Soup

Soup is very important in a Chinese diet, be it as a starter, main course, dessert or as a medicinal remedy. When we were younger, my mom started every dinner with a bowl of soup. We never quite enjoyed it, because the base was, more often than not, with anchovies instead of chicken or pork bones. Then she would throw in an assortment of vegetables: root, leafy or cruciferous, into the fish broth. Other times, when she had a little more time, she made chicken soup, lotus seed, peanut, black bean, winter melon or the more lavish pig stomach with abalone soup. These were more well-received that the floating anchovies (even though she tried her best to skim them off the soup before serving us. We were a spoiled bunch).

A pot of soup begins with a form of liquid (water, stock or juice) and then combined with meat and an assortment of vegetables or beans. It is then boiled until the flavor is extracted, thus forming a very nutritious broth. There are clear soups (bouillon and consummé) or thick soups (purées: vegetable soup thickened with starch, bisques: puréed shellfish or vegetables thickened with cream, cream: thickened with béchamel sauce or veloutés: thickened with eggs, butter and cream. Thickening agents include rice, flour and grains. Stews are sometimes mistaken as soup, even though they are very similar. However, soups generally have more liquid than stews.

Then there are soups, made by the Chinese, used as herbal remedies and dessert, which are called tong sui, 糖水 or sweet soup. These help balance the yin and yang energy of the body. When the body is “heaty” or have too much yang energy (ie. flu and cough) it is the “cooled” down with yin food like barley and chrysanthemum. The same is not true on the reverse side. My mom used to tell us that if the body is too “cooling” or have too much yin energy, you cannot bring it to equilibrium with yang food. It will then be remedied with food that are “yun” or right in the middle. Food that are “yun” are usually very expensive. To enhance the body’s flow of energy, soups like bird’s nest, snow frog’s glands (shuet kap) and snow fungus (shuet yee) are drank.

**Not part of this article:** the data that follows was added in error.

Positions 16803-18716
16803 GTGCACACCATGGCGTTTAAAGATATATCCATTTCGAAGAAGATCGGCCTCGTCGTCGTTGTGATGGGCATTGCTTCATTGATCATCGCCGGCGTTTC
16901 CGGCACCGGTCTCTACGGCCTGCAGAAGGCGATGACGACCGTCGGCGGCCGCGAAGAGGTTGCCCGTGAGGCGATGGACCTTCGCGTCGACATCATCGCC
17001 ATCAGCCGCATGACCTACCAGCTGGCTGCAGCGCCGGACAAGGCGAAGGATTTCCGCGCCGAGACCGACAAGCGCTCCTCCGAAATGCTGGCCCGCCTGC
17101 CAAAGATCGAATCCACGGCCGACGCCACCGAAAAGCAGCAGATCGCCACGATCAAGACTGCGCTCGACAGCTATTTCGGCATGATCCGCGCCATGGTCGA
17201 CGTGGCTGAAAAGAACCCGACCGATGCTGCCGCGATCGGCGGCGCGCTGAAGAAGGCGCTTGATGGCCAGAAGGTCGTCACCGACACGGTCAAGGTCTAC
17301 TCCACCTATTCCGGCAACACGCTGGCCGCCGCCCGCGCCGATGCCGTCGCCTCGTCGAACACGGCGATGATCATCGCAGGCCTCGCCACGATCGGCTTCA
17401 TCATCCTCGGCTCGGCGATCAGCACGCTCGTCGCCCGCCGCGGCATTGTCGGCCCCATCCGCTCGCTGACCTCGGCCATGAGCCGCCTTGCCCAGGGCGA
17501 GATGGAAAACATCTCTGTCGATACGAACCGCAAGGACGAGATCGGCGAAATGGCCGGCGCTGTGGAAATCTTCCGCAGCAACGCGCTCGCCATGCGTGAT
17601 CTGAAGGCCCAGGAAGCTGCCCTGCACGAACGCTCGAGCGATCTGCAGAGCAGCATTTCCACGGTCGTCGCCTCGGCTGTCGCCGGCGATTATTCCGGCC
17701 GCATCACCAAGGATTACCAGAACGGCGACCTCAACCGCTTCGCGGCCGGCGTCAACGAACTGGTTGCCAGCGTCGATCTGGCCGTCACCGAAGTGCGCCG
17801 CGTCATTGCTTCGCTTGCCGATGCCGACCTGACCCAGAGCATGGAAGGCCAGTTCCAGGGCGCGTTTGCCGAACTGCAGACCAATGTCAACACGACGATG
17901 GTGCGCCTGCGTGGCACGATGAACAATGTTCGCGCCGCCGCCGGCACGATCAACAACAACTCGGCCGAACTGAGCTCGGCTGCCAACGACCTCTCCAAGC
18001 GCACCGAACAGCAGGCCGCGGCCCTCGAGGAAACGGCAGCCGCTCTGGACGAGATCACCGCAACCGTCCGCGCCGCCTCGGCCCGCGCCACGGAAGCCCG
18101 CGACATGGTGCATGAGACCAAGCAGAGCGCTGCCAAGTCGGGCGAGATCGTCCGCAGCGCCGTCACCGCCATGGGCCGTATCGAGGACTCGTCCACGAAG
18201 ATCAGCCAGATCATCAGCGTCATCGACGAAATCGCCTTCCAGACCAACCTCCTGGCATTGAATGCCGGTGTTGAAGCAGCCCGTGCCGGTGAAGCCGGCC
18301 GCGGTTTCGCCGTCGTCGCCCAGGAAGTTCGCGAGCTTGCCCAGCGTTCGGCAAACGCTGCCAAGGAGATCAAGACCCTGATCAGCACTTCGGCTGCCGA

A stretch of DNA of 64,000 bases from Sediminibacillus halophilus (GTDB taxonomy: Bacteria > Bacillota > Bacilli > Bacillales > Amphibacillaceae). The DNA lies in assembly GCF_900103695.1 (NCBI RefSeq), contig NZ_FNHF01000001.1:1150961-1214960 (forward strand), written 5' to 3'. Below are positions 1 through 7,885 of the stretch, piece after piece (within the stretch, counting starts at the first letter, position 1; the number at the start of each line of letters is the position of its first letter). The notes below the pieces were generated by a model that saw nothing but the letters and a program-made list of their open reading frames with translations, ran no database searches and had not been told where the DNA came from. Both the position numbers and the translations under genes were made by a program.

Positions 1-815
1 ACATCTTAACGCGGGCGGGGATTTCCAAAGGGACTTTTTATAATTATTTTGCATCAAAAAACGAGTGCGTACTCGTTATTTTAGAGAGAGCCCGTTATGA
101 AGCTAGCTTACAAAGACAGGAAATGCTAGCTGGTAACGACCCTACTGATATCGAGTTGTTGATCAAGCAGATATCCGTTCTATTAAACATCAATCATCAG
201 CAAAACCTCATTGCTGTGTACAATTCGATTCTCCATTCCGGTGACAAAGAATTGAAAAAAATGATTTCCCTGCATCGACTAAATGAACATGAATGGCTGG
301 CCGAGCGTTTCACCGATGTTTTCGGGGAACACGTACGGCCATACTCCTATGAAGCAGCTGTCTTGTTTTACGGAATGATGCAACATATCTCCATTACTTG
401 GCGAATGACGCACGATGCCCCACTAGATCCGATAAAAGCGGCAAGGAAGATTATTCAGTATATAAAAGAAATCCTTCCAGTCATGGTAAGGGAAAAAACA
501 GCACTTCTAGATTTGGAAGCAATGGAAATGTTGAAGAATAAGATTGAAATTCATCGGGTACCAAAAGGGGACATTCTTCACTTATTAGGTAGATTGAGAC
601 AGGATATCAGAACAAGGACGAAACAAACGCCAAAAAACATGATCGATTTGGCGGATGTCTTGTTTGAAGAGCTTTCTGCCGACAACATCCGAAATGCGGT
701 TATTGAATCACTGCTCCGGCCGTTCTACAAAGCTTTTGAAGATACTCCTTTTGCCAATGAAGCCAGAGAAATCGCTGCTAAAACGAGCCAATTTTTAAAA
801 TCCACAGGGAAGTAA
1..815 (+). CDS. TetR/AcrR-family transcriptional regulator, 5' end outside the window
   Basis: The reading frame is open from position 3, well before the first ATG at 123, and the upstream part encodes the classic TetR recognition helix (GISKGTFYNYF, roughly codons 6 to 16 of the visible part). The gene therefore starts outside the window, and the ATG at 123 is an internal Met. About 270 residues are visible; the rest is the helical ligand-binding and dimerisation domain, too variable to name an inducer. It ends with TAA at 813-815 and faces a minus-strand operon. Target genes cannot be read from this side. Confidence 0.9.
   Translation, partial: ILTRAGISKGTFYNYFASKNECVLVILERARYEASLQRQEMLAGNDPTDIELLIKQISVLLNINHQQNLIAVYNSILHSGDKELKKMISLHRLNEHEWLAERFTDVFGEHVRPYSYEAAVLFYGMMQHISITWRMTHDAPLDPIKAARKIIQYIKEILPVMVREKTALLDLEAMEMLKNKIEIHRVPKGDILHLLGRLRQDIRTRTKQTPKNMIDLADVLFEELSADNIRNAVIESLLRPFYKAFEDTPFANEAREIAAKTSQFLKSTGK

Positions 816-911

Tong Sui | barley • cheng pou leong • chrysanthemum • lohan guo longan •
gingko biloba barley • green bean • red bean •

Chinese | bak kut teh • chicken stew mixed vegetable •
chinese cabbage & mushroom soup • peanut soup

American | spinach soup

Leave a Reply

Fill in your details below or click an icon to log in:

WordPress.com Logo

You are commenting using your WordPress.com account. Log Out / Change )

Twitter picture

You are commenting using your Twitter account. Log Out / Change )

Facebook photo

You are commenting using your Facebook account. Log Out / Change )

Google+ photo

You are commenting using your Google+ account. Log Out / Change )

Connecting to %s